Oh, and I do not need to "change my mind" to comment on these matters (and commenting has not changed my mind, as I already knew this stuff).

A couple things-

"Someone writing under Stalin's name in 1951"

I'm not sure what you mean by "someone writing under Stalin's name" as this was discussed in central committee meetings and there are several speeches by Stalin on the matter--and Economic Problems of the USSR is one of Stalin's most famous late works.

Anyway, its epitomizes Stalin's theoretical framework--he argued that the law of value under socialism operated because socialist firms made exchanges, but that it had a different purpose under socialism than under capitalism, due to the different relations of production, and was bound by historical circumstances of the transition--so it would dissolve away once the transition to communism was complete.

"and there was a certain accounting coherence to prices, more related to adding up input costs rather than reflecting demand or indicating how resource allocation should be carried out."

There was not much accounting coherence to prices--in fact very little. They were centrally set, not set by the market. Not only did they not reflect demand (how could they?) or accurately reflect costs (once one is wrong, the rest based upon it become wrong, etc) but they were often self-contradictory as well.

I have dozens of quotes from officials, economists, planners, reformers, historians, etc on this point. Here is one:

"... so far no rational and workable pricing system has been devised. Prices do not fully reflect factor costs, as rent and interest are not necessarily fully accounted for in them, and furthermore different criteria for price-setting are used for different categories of products. As a result, prices do not, and cannot, perform a rational allocative function. The irrationality of prices in this sense in fact makes the whole system of economic decision-making largely arbitrary-- as Tindenberg puts it, 'optimization of what?'"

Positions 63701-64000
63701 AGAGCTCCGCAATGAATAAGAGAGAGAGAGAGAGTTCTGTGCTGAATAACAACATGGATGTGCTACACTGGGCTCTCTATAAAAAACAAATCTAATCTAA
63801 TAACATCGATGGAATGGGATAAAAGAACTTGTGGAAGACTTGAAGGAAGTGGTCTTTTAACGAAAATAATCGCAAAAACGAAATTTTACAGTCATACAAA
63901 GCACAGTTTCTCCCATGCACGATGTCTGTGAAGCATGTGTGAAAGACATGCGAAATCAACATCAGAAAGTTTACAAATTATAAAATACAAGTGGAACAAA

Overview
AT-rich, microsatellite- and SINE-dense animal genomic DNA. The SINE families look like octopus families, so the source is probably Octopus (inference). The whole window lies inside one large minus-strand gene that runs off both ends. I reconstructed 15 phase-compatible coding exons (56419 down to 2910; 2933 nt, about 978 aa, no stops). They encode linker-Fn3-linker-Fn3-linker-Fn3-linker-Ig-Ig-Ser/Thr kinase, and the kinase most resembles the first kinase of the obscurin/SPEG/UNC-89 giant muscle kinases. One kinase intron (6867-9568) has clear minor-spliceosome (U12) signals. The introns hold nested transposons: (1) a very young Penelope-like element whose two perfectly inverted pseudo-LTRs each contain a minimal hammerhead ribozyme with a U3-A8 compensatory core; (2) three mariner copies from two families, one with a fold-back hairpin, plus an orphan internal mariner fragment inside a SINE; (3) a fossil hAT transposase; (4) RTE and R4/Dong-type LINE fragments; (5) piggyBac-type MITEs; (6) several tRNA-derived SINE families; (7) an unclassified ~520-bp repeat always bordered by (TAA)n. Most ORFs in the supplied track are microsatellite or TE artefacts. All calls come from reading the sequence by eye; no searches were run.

- Wilczynski (1977) p. 212

As to profit and interest -- during the 1965 reforms profit indicators (by the name) were introduced. However because of the uselessness of prices, and the distortion by other targets and by planned supply and by shortage, they did not do very much. Interest was also introduced (under the name "capital charge") but in practice it was often negative in real terms (especially once hidden inflation is taken account of, but even before that through various soft budget mechanisms).


Regarding authorship, you have already answered your own question. Do you think that Stalin had to discuss things with the Central Committee before writing them? In 1951 the Central Committee and the Politburo totally kissed his behind. It is well known that this book was basically written by a committee, with the final approval of Stalin.

Look, the system was complicated and how prices were set was all over the place. Some were arbitrary and ridiculous, some were actually determined by markets, others had vague links to markets, with all this varying over time. Also, there was an accounting framework and system, even if it was easily criticizable, and it did reflect an adding up of costs, with your remarks saying essentially that many of those costs did not reflect real economic realities due to the arbitrariness of the prices. Of course, and you should note my weasel word "certain coherence," which implies that it is somewhat odd. But the framework had this semi-coherence in that it became the basis for the turnover tax that funded the State. The system may have been deeply flawed and seriously incoherent, but it held together in this very practical sense.

So when are you moving to North Korea?